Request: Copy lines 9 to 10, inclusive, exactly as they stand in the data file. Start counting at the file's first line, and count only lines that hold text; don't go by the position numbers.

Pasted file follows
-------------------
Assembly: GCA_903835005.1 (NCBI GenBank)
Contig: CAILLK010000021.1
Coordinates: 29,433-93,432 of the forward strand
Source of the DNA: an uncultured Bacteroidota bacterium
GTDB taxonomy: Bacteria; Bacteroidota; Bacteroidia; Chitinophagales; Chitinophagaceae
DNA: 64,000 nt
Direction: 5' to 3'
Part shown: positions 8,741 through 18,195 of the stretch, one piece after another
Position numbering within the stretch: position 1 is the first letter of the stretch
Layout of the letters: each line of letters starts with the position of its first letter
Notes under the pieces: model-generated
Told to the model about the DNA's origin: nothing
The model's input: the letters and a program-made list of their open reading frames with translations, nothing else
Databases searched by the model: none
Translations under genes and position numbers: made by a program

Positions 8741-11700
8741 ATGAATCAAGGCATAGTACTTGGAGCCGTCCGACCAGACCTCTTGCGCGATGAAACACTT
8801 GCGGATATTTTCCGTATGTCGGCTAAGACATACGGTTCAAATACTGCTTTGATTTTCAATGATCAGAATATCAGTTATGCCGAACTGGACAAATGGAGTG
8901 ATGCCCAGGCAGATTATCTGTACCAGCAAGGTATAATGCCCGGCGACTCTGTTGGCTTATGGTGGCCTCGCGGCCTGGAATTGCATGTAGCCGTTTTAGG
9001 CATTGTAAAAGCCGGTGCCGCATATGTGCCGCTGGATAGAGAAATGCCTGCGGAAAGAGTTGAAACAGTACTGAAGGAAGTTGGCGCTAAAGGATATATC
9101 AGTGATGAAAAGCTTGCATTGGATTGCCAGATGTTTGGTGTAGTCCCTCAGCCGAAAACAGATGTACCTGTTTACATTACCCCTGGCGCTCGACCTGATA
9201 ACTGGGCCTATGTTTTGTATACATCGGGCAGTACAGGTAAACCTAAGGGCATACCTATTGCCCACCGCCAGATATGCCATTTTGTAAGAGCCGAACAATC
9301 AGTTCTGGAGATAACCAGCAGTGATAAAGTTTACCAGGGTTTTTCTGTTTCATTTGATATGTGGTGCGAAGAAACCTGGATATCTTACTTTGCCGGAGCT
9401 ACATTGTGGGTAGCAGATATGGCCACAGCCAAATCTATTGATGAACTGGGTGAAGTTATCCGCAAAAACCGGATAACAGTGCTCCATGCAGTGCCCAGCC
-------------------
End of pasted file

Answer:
Position numbering within the stretch: position 1 is the first letter of the stretch
Layout of the letters: each line of letters starts with the position of its first letter